Pragmatism as Post-Postmodernism: Lessons from John Dewey

Pragmatism as Post-Postmodernism: Lessons from John Dewey

LARRY A. HICKMAN
Copyright Date: 2007
Published by: Fordham University Press
Pages: 288
https://www.jstor.org/stable/j.ctt13wzvqn
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  • Book Info
    Pragmatism as Post-Postmodernism: Lessons from John Dewey
    Book Description:

    Larry A. Hickman presents John Dewey as very much at home in the busy mix of contemporary philosophy-as a thinker whose work now, more than fifty years after his death, still furnishes fresh insights into cutting-edge philosophical debates. Hickman argues that it is precisely the rich, pluralistic mix of contemporary philosophical discourse, with its competing research programs in French-inspired postmodernism, phenomenology, Critical Theory, Heidegger studies, analytic philosophy, and neopragmatism-all busily engaging, challenging, and informing one another-that invites renewed examination of Dewey's central ideas. Hickman offers a Dewey who both anticipated some of the central insights of French-inspired postmodernism and, if he were alive today, would certainly be one of its most committed critics, a Dewey who foresaw some of the most trenchant problems associated with fostering global citizenship, and a Dewey whose core ideas are often at odds with those of some of his most ardent neopragmatist interpreters.In the trio of essays that launch this book, Dewey is an observer and critic of some of the central features of French-inspired postmodernism and its American cousin, neopragmatism. In the next four, Dewey enters into dialogue with contemporary critics of technology, including Jrgen Habermas, Andrew Feenberg, and Albert Borgmann. The next two essays establish Dewey as an environmental philosopher of the first rank-a worthy conversation partner for Holmes Ralston, III, Baird Callicott, Bryan G. Norton, and Aldo Leopold. The concluding essays provide novel interpretations of Dewey's views of religious belief, the psychology of habit, philosophical anthropology, and what he termed the epistemology industry.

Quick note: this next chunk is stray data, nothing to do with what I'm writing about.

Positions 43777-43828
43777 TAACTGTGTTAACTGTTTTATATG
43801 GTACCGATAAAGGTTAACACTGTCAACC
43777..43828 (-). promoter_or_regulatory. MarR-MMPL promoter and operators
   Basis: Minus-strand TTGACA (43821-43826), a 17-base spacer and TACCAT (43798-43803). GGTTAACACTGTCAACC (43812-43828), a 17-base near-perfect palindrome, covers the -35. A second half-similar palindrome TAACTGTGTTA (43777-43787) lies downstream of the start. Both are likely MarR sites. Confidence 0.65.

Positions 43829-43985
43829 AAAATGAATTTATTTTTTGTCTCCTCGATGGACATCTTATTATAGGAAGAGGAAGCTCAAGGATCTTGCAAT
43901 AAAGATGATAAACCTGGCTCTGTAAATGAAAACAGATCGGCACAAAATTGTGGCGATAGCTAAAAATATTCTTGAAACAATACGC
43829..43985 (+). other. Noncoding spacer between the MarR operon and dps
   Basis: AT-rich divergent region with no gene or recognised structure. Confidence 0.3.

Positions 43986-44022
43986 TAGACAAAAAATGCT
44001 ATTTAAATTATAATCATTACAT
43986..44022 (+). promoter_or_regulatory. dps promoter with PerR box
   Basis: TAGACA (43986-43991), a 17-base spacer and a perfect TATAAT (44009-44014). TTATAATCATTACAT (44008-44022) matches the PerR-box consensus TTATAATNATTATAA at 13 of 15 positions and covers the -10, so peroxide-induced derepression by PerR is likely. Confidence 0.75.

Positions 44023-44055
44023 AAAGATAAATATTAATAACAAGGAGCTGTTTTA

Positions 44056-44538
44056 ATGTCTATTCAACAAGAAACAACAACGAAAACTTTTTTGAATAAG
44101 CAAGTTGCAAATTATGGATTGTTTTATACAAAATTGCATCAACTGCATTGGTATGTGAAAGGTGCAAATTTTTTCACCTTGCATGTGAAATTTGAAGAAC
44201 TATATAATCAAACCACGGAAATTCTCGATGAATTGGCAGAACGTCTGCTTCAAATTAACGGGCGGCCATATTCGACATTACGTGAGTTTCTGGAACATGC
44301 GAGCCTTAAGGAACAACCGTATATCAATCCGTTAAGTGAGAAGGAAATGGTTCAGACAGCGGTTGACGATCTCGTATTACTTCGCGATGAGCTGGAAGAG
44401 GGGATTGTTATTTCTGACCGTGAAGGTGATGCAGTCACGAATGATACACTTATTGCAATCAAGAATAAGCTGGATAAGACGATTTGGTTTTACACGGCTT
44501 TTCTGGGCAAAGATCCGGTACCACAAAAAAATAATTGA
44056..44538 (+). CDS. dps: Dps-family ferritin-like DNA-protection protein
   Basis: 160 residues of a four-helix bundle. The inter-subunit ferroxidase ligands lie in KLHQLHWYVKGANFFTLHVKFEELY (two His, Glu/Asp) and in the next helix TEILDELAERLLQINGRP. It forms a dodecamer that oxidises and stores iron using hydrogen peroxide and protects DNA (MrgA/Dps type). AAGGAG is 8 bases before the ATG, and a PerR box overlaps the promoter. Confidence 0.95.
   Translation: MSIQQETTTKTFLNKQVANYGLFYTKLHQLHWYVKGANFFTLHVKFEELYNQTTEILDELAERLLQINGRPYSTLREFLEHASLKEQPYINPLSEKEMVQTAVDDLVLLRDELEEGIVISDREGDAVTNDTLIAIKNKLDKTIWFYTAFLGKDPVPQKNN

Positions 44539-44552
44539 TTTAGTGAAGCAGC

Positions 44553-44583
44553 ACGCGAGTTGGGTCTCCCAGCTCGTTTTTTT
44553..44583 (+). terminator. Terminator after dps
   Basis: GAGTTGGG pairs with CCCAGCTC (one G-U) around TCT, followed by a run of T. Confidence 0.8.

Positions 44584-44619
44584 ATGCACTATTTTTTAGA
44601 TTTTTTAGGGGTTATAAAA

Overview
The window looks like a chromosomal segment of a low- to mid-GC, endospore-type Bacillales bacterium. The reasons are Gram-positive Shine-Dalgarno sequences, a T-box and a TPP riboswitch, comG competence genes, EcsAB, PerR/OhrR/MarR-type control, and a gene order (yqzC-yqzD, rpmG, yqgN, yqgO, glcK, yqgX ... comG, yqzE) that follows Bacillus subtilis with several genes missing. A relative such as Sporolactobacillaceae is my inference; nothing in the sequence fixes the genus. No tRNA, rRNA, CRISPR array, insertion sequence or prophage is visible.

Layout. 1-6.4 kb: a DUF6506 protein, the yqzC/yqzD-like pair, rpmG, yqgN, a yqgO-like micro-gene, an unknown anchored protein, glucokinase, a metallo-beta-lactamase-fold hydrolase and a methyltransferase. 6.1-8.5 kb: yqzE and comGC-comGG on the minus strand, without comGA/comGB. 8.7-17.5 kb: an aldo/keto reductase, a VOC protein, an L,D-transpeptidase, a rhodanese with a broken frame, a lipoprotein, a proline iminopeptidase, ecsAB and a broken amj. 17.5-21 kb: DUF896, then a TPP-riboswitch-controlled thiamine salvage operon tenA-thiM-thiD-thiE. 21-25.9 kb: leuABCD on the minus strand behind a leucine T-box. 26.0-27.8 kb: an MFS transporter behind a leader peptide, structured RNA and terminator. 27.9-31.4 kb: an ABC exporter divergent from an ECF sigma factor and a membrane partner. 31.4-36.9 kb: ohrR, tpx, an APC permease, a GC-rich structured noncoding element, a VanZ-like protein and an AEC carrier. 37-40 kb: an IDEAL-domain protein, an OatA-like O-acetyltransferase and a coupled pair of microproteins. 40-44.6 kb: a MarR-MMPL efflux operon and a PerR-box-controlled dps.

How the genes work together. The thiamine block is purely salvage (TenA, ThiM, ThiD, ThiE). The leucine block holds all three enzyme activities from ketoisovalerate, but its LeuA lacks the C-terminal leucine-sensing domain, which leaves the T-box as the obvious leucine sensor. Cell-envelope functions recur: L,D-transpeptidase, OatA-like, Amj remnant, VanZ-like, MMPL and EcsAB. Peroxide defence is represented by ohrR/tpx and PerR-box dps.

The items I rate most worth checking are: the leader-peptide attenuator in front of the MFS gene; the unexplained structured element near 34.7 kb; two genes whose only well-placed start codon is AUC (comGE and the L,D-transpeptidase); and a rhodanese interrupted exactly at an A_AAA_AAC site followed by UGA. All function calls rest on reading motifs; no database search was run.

eISBN: 978-0-8232-4839-1
    Subjects: Philosophy

Table of Contents

  1. Front Matter
    (pp. i-iv)
  2. Table of Contents
    (pp. v-vi)
  3. Preface and Acknowledgments
    (pp. vii-x)
  4. INTRODUCTION
    (pp. 1-10)

    Philosophy in America is enjoying a period of unprecedented pluralism. The gradual erosion of the hegemony of Anglo-American analytic philosophy that began in the late 1970s has created enlarged spaces for new interests, new ideas, and new debates. New research programs in French postmodernism, phenomenology, Frankfurt School Critical Theory, Heidegger studies, analytic philosophy, neo-pragmatism, and classical Pragmatism are now happily (and energetically) engaging, challenging, and informing one another. New fields such as the philosophy of technology, environmental philosophy, biomedical ethics, feminist philosophy, and the philosophy of geography—to name but a few—have established themselves as legitimate participants in the...

  5. Part 1. Postmodernism
    • ONE CLASSICAL PRAGMATISM: Waiting at the End of the Road
      (pp. 13-29)